'Insurgent': What the Critics Are Saying

Shailene Woodley, Theo James, Miles Teller, Ansel Elgort and Kate Winslet are joined by Naomi Watts, Octavia Spencer and Daniel Dae Kim in Robert Schwentke's 'Divergent' sequel.

Shailene Woodley is back in action as Tris Prior in Insurgent, the second film adaptation of Veronica Roth's best-selling YA books about a post-apocalyptic society divided into factions by personality traits. This time, the sequel is directed by Robert Schwentke.

Lionsgate's 3D follow-up to Neil Burger's 2014 release, Divergent, reunites Woodley with Theo James, Miles Teller, Ansel Elgort, Zoe Kravitz, Kate Winslet, Mekhi Phifer and Maggie Q, and adds Naomi Watts, Octavia Spencer and Daniel Dae Kim.

See what top critics are saying about Insurgent:

The Hollywood Reporter's Sheri Linden says it is "more cohesive and involving" since the world has already been set up by the original film. Schwentke "brings a flair for taut and flavorful action, [and] there’s no question that the feature is a leaner, meaner affair than its predecessor. That’s not enough, though, to counterbalance the often oppressive self-seriousness or to plaster over the holes in the premise. ... Streamlining Roth’s 500-plus-page book, three credited screenwriters — Brian Duffield, Akiva Goldsman and Mark Bomback — have reduced the number of characters and incidents while crafting dialogue that tends toward the thuddingly obvious. There are also tone-deaf moments like the use of the already somewhat dated word 'mankind' in voiceover narration, particularly jarring in a femme-centric story set in the future."

Still, "it’s in the simulation episodes that Schwentke and cinematographer Florian Ballhaus, whose work is supple throughout, pull out the VFX big guns, creating extraordinary hallucinatory visuals," and "Alec Hammond’s rich production design bringing the various factions to vivid life." And though "Schwentke somewhat understandably has a weakness for closeups of Woodley (those eyes! those lashes!), a distracting preponderance of tight shots of Tris welling up as she mulls her fate does nothing to heighten the emotional impact of her situation. Even so, Woodley is convincingly vulnerable and tough, and James makes Four’s stoic strength persuasive. The rest of the performers bring as much dimension as they can to single-note characters, among them Naomi Watts. ... Playing Peter "with a wise-ass swagger, Teller injects the glum doings with jolts of sarcastic energy."

Time's Richard Corliss explains, "Insurgent has two hurdles to scale: building on the promise of the first film and permanently anointing Woodley as the industry’s ferocious deadpan goddess. The picture comes up short in both categories: it’s wandering, not urgent, while indicating that all-Shailene-all-the-time can be too much of a pretty good thing. ... with its repeat itinerary, Insurgent is less a sequel than a remake. The movie has an ordinary middle-chapter scenario, and less The Empire Strikes Back than Attack of the Clones. It does provide a few high-tech flourishes." Of the cast, "Winslet and Watts, though never more gorgeous or glowering, mostly just strike attitudes, as if referencing Madonna’s old 'Vogue' video. The younger actors have even less luck."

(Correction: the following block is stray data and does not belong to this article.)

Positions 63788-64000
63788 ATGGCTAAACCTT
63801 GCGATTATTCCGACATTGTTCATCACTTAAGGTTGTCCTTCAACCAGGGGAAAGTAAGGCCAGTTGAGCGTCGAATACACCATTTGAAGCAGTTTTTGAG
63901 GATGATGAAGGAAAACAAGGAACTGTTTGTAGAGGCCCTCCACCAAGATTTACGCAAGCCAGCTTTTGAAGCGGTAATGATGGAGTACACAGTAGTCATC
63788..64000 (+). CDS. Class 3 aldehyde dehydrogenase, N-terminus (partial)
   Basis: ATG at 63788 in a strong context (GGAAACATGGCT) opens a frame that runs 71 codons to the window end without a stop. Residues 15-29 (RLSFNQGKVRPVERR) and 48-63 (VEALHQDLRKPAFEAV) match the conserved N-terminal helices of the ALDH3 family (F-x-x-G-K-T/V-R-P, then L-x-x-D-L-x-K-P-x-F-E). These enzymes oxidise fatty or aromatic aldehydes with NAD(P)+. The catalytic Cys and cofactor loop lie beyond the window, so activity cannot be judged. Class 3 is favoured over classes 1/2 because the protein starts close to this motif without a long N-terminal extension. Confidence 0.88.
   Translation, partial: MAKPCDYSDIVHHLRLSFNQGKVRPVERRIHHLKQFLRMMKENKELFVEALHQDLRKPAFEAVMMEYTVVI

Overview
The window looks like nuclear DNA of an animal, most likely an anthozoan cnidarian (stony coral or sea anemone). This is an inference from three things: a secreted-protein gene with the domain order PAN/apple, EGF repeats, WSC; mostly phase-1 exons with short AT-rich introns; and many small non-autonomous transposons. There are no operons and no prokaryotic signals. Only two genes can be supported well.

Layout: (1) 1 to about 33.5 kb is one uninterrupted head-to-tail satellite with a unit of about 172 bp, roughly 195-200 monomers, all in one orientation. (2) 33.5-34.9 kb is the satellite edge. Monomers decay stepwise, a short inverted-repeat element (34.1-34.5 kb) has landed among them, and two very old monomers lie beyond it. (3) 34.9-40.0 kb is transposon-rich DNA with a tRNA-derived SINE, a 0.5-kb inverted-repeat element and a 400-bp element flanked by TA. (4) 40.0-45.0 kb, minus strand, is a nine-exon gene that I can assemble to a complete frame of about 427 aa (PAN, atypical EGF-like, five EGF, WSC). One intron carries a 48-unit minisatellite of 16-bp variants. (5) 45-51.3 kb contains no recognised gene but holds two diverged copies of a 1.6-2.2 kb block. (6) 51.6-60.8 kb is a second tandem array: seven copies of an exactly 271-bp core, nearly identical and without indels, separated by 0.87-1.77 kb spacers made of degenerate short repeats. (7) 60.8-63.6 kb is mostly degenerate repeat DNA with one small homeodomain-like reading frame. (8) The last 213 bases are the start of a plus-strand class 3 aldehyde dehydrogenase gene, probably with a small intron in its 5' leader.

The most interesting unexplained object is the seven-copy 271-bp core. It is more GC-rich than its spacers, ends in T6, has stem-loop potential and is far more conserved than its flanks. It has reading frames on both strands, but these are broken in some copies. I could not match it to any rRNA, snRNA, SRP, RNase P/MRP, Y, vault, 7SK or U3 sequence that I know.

Chicago Tribune's Michael Phillips says Schwentke "proves simpatico with the increased levels of onscreen violence in this second installment of the Divergent series. A rooftop ambush sequence rates as more urgent and exciting than anything in the first picture, and although absolutely nothing original occurs in the storytelling, the chase scenarios and virtual-reality simulation scenes are plentiful and confidently realized." Giving it two-and-a-half stars, he says, "The actors are more or less saving this franchise's bacon. Insurgent is a tick or two livelier than the first one."

New York Daily News' Joe Neumaier writes, "This absurd action-drama saga is below even its anemic debut, last year’s hit Divergent. ... [It] has a glib way with violence and retribution, something the Hunger Games films, with their stronger metaphor, avoid. Yes, it’s crucial for girls to have superheroines to look up to, but this stuff gets nasty." Woodley "is a humdrum action star. Her amiable yet laid-back style turns the film’s key moments from do-or-die into OK-whatever," James "is all snarls. Too bad Roth’s story gives him the heavy lifting," and "Watts is mysterious as the leader of 'factionless' fighters, perhaps because she looks like 1980s-era Stevie Nicks. As for Winslet, she’s efficient, but hasn’t much to do."

Time Out London's Cath Clarke notes, "What a waste of Woodley the Divergent franchise is turning out to be. As butt-kicking Tris, the Fault in Our Stars actor is the best thing about this second film. ... The plot makes zero sense and Woodley’s onscreen chemistry with scowling hottie Four is nonexistent. Terrible things happen but betrayals and twists pass without emotional impact. Still, with muscles rippling down her back and terror and heartbreak passing over her face, Tris is a character you can’t take your eyes off. No film with Woodley can be that bland."

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